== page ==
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Review: The Bullies of Wall Street

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In my massive accumulation of books when Hastings closed, I found an interesting book called “The Bullies of Wall Street: This is How Greed Messed up Our Economy”by Sheila Bair, former chair of the FDIC.

I grabbed this without really looking into it, because I have my own opinions on our economy and I wanted to see an expert’s perspective. I didn’t realize this is a children’s book, meant to explain the economic collapse of 2009 (and surrounding years) to kids.

Overall, I think this book does a great job of introducing kids to financial terms and concepts. The first section shows fictional anecdotes of how children and their families were affected by the collapse, and then explains the economical factors that led to their situations. All of these stories have a happy ending, which I thought was unnecessary, but I understand why that choice was made.

The section of the book I enjoyed the most was where Bair talks about her time as head of the FDIC. She explains several key positions and entities, as well as how parts of the legislative process works. This is definitely written with her opinions as the main bias, but I feel she stays pretty neutral about many things. She talks about how she disagreed with certain people and policies, but also saw some reasoning in what they did. She also explains that a lot of differences stem from priorities. She felt the FDIC needed to protect consumers, while others felt that protecting banks would lead to better outcomes for consumers. I remember some of the bank buyouts she refers to and it was very interesting to find out more information about the behind-the-scenes happenings.

I think this book would be great for educating kids and refreshing adults on many financial and economic concepts. I didn’t learn a lot of new information in terms of broad knowledge, but I did learn some things about specific banks and government officials that I didn’t know. I thought this was informative and interesting, while being a very easy, accessible read.

The Gunslinger by Stephen King

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I haven’t read a lot of Stephen King. I own a lot of his books, as my husband’s mom buys them for us all the time, but both of us have only read a few. I’ve read On Writing and The Shining, and now The Gunslinger.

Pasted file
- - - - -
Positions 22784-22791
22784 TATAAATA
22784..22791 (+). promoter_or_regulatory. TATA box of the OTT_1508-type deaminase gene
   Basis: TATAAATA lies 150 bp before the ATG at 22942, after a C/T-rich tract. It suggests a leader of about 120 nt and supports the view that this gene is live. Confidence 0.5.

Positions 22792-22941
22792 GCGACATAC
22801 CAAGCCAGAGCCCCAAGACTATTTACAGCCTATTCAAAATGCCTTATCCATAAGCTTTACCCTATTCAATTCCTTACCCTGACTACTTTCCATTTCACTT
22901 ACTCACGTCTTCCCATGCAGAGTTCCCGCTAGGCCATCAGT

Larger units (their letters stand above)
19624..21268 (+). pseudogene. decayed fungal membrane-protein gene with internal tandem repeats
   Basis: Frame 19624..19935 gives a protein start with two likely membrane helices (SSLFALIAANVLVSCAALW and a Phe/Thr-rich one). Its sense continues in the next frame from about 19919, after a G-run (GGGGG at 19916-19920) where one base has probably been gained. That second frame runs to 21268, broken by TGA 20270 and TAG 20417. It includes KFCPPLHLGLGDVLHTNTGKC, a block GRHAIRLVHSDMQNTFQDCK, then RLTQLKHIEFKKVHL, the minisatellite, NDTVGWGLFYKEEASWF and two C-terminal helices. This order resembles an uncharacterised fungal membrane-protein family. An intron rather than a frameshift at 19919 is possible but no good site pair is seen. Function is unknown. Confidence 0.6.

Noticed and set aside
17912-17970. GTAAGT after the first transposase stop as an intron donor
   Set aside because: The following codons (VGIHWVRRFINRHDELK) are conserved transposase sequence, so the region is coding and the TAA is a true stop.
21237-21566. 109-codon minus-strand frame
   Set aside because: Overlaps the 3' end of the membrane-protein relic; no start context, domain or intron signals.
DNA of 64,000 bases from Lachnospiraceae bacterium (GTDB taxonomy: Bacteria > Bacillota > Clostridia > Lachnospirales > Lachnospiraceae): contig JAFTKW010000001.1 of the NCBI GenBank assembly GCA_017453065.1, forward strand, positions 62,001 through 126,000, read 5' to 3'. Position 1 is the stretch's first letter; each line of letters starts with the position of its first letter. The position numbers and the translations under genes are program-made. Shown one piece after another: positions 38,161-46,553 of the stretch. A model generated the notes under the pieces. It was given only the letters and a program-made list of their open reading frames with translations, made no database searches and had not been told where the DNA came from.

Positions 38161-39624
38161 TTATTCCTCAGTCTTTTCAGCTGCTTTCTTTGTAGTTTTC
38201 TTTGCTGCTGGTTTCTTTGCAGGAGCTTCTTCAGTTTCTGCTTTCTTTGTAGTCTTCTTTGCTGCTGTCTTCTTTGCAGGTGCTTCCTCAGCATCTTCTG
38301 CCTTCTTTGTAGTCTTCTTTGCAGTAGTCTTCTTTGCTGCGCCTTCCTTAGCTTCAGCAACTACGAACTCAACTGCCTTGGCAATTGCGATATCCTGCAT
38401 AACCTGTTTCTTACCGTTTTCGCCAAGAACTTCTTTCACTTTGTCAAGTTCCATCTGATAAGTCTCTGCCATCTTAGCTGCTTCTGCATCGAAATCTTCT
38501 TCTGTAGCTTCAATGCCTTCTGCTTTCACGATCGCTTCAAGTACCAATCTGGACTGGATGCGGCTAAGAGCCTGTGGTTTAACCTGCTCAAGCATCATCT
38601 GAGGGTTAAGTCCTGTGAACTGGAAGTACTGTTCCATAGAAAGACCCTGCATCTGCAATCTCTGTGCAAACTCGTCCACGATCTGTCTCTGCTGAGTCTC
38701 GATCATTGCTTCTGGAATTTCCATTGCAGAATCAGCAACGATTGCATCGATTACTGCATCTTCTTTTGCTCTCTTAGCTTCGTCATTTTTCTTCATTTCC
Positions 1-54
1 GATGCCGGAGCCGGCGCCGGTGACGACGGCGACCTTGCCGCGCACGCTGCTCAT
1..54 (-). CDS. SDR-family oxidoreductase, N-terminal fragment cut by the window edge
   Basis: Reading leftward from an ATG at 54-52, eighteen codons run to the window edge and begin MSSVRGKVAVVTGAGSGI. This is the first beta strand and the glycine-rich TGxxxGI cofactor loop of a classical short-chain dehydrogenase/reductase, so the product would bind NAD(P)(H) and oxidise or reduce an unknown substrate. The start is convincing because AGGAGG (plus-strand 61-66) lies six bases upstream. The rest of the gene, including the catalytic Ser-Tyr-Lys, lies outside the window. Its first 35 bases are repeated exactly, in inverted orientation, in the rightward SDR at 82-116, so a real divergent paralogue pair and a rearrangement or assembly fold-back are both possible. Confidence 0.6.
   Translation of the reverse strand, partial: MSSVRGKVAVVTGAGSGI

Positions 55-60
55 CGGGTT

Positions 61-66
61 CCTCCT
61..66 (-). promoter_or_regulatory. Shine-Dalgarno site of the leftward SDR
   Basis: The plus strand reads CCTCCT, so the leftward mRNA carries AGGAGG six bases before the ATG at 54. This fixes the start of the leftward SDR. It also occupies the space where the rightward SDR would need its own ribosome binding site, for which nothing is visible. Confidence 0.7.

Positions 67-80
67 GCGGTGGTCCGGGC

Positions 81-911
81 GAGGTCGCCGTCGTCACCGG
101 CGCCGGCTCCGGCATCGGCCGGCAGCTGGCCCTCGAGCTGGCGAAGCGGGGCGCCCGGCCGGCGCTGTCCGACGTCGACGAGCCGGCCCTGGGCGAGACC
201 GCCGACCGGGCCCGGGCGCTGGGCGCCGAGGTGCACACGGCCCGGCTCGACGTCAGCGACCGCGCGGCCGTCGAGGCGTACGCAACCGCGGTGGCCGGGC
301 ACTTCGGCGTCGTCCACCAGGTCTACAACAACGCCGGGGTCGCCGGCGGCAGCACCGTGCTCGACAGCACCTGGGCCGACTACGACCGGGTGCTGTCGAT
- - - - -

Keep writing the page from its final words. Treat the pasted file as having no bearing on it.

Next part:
The Gunslinger is the first book in King’s Darktower Series. I think this is the closest King ever really gets to sci-fi. King intended Darktower to be an epic, his magnum opus, and it certainly is impressive in scope.

This first book does not explain a lot about the world it takes place in, but it does give the reader enough information so that they’re not confused. It’s a great beginning, and it really does just set the stage for the rest of the books. I’ve heard that the first 4 books are the best, so I will definitely be reading all of those, but I don’t know yet whether I’ll finish the series, which I’ve heard drags on a bit in the later books.

They’re making a Gunslinger movie, and I really wish they were making a miniseries instead. The sections of the book are really each their own scene, each of which would make a great episode of its own in a series.

King sets the scene really well visually, and characterizes Roland really well while still keeping a lot of details in the dark. I read the original version, but I would probably recommend reading King’s edited version, where he fixed a few inconsistencies. The world the book takes place in has some references to our own, especially in the form of Beatles songs, but technology is very different and for the most part lacking. There is also a bit of magic and some references to gods/supernatural beings. For the most part, this book shows us this world, but none of the “why things are the way they are”. I imagine much of that will come later.

If you like fantasy and you haven’t read The Darktower series, I would definitely recommend checking it out, as it’s really engaging and interesting.